In Mars Canada Inc. v Bemco Cash & Carry Inc., the Ontario Divisional Court held that it did not have jurisdiction to hear an appeal where the court below directed a reference to a Master to fix damages, which had yet to be determined, and the claim for damages was for more than $50,000. The Divisional Court found that where damages remain to be determined, the order is to be treated as an order for more than $50,000 for purposes of determining jurisdiction under section 19 of the Courts of Justice Act (“CJA”).
The parties were in prior litigation with each other in which Mars Canada Inc. (“Mars”) claimed that Bemco Cash & Carry Inc. (“Bemco”) infringed its Canadian registered trademarks by selling in Canada Mars brand candy products purchased in the USA. The prior litigation was settled under terms that provided that Bemco would not engage in the impugned conduct.
In this action, Mars sued Bemco for breaching the settlement agreements. Mars moved for summary judgment and was granted an order that, among other things, included an order for a reference before a Master to fix damages owed by Bemco to Mars. Bemco purported to appeal the order to the Divisional Court, challenging the finding that the settlement agreements were enforceable, the reference to the Master, and the costs award.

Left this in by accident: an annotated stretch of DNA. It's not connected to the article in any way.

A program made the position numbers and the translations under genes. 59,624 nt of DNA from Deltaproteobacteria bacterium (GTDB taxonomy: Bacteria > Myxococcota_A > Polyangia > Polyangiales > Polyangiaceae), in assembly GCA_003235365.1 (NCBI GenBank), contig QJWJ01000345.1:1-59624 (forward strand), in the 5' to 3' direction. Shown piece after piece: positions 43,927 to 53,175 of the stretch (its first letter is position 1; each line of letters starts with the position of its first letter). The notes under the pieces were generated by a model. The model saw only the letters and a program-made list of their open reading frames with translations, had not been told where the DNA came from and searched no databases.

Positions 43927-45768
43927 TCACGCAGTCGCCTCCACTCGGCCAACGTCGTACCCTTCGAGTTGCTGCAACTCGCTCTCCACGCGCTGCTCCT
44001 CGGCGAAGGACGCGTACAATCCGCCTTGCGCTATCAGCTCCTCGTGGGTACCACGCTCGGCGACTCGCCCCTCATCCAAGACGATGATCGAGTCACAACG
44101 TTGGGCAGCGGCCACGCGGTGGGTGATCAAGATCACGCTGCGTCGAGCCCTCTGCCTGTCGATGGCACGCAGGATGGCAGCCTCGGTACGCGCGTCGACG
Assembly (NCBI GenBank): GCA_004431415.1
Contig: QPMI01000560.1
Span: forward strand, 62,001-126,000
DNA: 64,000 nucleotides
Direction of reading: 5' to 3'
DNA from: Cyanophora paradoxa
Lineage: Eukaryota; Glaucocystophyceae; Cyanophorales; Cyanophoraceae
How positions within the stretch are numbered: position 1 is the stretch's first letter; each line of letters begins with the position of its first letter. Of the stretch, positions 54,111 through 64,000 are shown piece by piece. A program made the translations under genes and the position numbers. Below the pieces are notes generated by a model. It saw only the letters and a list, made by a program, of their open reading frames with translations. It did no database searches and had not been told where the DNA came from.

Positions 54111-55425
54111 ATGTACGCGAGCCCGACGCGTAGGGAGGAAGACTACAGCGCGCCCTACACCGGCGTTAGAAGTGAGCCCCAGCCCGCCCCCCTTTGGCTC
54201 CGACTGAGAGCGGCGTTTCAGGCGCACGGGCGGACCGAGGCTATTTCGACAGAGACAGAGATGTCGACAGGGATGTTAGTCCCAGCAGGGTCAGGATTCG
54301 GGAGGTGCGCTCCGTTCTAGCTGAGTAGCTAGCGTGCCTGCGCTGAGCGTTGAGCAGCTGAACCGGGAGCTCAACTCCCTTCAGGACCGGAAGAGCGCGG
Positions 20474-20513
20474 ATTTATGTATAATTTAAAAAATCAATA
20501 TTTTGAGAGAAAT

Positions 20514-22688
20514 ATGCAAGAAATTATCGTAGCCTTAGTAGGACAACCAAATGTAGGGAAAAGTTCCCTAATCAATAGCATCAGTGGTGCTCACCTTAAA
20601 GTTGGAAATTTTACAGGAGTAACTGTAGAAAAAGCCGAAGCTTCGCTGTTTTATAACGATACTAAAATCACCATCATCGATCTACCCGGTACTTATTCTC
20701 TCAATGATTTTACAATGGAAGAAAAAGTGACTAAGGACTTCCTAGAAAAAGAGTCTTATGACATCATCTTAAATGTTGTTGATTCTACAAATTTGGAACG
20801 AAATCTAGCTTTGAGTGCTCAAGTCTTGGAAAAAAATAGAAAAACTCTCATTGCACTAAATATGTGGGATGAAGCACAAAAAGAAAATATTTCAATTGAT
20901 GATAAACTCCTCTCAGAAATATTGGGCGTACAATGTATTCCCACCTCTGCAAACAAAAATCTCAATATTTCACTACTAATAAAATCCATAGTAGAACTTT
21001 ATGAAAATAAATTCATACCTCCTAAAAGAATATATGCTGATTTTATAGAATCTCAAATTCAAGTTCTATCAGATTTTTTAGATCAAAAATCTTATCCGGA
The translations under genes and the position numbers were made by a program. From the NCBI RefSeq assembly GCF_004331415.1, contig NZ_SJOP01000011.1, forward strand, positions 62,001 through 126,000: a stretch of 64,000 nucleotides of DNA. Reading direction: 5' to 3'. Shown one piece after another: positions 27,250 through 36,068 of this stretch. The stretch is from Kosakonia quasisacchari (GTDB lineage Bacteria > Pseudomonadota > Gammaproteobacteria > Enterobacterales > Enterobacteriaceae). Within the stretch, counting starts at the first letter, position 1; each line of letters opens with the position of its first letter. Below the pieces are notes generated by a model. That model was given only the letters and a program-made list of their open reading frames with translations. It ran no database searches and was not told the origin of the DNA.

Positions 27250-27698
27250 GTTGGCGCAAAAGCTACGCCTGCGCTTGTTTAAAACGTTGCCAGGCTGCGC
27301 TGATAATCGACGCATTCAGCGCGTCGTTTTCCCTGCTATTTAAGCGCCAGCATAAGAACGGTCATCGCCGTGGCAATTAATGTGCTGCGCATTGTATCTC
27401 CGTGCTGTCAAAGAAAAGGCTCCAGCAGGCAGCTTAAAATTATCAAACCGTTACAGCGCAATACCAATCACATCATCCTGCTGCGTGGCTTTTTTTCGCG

Divisional Court does not have jurisdiction
Bemco argued that the Divisional Court had jurisdiction to hear the appeal under s. 19(1.2)(a) of the CJA because the judge did not fix the amount of damages and the amount could be less than $50,000. The Divisional Court rejected this argument and held that, where damages are indeterminate, that is, remain to be determined, and the claim for damages is for more than $50,000, then the order is to be treated in the same manner as an order dismissing a claim for more than $50,000. The Divisional Court noted that, as a practical matter, this will mean that judgments where references are directed will almost always have to be appealed to the Court of Appeal.
The Divisional Court rejected the argument that the Court should look at the underlying facts of the case and make a determination of the damages likely to be awarded on the reference. The Court held that such an approach “flies in the face of the principles established in the jurisprudence for determining appellate jurisdiction: one looks to the order. If the order falls within the jurisdiction of the Divisional Court, then the appeal is to this court. If it does not, either because it is clearly outside the jurisdiction of this court or because it cannot be determined that it is within the jurisdiction of this court, then the appeal is to the Court of Appeal.”
The Divisional Court quashed the appeal and exercised its jurisdiction to transfer the appeal to the Court of Appeal pursuant to s. 110 of the CJA.